The Yankees had their 3.75 Million Dollar Man on the mound yesterday at Yankee Stadium and he didn't pitch worth a dime.
Catfish Hunter lasted for 38 pitches in 1 2/3 innings, was rocked for two home runs and five runs and was a loser as the Cleveland Indians beat the Yankees, 9-2, in game 162 of the rambunctious 1978 season.
Meanwhile, Boston beat Toronto, 5-0, to tie for first in the American League East.
So it all comes down to a playoff this afternoon in Boston with New York's Ron Guidry facing Mike Torrez for the championship (2:30 p.m., WJLA-TV-7 and WJZ-TV-13).
"The only difference from the last few days," said Yankee Manager Bob Lemon, "is nobody will have to look at the scoreboard."
Andre Thornton hit a two-run homer in the first inning for the Indians, the Yankees tied it in the bottom of the first. However, Gary Alexander started a four-run Cleveland second with a homer and the Cat was milked dry.
"I just didn't have any pop," said Hunter. "The only thing wrong with me physically is that I gave up too many runs."
Hunter has had an amazing comeback season after being given up for dead in June with an aching shoulder. A shoulder manipulation by Yankee physician Dr. Maurice Cowen saved his season and helped the Yankees make up a 14-game deficit. Before yesterday's game, he was 10-2 since undergoing the therapy.
"I wasn't tight, I wasn't nervous," he said. "I just couldn't get anything on the ball."
Rick Waits, a 25-year-old left-hander, held the Yankees to five hits and knew they were in bad shape after his team put four runs on the board in the second inning.
"When we got ahead you could see the pressure in their faces," he said. "I knew they were in trouble."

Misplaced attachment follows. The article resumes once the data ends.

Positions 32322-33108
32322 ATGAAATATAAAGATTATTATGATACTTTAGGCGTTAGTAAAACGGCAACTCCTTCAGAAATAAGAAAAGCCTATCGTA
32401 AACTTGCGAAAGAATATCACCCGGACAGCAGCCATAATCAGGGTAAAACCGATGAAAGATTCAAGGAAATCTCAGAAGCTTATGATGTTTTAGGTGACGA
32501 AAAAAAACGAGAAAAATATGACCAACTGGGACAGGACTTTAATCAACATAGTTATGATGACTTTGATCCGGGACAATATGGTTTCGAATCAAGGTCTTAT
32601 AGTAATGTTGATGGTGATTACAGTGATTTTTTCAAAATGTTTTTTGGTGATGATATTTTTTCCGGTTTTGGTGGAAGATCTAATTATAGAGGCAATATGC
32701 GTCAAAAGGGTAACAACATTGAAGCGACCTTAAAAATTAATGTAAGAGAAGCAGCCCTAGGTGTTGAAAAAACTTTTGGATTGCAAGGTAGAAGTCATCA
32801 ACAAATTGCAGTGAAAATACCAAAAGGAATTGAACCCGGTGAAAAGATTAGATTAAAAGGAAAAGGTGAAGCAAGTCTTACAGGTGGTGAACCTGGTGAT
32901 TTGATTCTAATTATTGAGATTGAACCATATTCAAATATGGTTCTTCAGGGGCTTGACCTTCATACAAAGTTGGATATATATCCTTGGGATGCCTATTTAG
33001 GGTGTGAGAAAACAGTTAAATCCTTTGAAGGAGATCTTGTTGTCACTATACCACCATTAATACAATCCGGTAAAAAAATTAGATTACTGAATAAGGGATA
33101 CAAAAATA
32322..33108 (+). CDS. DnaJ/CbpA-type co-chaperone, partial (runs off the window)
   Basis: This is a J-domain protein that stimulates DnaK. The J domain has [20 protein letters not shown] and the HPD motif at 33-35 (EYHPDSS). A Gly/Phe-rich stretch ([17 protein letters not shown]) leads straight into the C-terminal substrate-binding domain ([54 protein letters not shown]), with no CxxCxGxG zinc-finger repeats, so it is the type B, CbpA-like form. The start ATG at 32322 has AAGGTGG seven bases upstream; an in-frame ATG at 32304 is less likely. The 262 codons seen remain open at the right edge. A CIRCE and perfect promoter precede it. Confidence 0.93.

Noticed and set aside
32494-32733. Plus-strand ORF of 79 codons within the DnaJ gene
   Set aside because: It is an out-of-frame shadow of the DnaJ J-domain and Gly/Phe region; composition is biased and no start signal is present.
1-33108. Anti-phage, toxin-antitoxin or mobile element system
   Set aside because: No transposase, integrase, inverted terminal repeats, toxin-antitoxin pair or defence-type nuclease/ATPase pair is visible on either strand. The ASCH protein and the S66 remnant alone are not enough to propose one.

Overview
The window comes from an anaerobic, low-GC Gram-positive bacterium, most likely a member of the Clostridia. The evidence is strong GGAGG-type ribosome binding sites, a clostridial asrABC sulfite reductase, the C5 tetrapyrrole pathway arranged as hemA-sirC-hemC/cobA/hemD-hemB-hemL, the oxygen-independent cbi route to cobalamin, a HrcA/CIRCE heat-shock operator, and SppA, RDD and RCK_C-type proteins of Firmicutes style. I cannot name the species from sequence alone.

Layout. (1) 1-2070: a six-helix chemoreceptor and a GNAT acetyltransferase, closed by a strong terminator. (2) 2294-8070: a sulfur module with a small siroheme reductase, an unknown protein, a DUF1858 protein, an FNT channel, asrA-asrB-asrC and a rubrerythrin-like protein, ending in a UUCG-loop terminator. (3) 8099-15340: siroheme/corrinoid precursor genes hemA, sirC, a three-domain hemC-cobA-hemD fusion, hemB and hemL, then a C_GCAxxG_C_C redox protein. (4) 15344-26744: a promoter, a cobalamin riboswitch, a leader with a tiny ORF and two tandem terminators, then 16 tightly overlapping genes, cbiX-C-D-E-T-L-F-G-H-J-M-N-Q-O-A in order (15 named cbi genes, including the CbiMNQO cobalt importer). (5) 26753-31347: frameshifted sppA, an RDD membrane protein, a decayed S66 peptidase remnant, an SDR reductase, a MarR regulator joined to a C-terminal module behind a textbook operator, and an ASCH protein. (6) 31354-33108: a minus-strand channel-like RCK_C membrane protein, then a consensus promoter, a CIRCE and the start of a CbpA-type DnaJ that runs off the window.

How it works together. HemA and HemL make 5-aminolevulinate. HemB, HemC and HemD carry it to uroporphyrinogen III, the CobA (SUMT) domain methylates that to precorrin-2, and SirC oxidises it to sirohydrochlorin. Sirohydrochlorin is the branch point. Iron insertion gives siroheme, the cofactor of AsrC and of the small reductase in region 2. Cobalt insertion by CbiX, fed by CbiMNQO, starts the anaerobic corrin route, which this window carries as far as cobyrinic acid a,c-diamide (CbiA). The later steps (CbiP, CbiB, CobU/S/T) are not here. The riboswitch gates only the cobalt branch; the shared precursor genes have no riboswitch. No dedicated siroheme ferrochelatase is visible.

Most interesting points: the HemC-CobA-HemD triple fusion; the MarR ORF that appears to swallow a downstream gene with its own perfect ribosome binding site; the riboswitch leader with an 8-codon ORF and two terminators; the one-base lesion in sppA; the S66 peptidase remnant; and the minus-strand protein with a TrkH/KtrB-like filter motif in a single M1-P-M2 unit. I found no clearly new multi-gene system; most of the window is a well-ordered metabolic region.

The Yankees were so flat Lemon used rookies Dave Rajsich and Larry McCall to save his pitching staff or today's encounter.
"He asked me if I wanted to throw an inning to stay loose," said relief ace Goose Gossage. "I told him I'd save it for Monday."
Gossage, who has a league-leading 25 saves with a 1.91 ERA, says he usually spends October looking at the Aspen Mountains near his Colorado home.
"This is all a novelty for me, this is fun," said the burly $2.85 million relief pitcher.
The fun will end today for one team, a team with 99 wins for the season and no cigar.
Today's loser can feel empathetic with the Boston Red Sox of 1948. On Oct. 4 that year, they lost, 8-3, to the Indians in the only American League playoff. The National League has had four, with the Dodgers in all of them, winning only in 1959. They lost to St. Louis in 1946 and to the Giants in 1951 and 1962.
In the Fenway playoff in 1948, Lou Boudreau hit two homers, Ken Keltner hit one, now-Yankee Manager Lemon was passed over for Gene Bearthen, who pitched a five-hitter, and now-Yankee President Al Rosen sat on the bench scared to death.
"I was a rookie call up at the end of the season," said Rosen, "and somebody told me I was starting. I nearly died. It was just a joke. Keltner started and hit the big home run."
Yogi Berra said it best about a baseball season. "It ain't over until it's over," he once said. Unless it rains, the AL East season will end today. Maybe.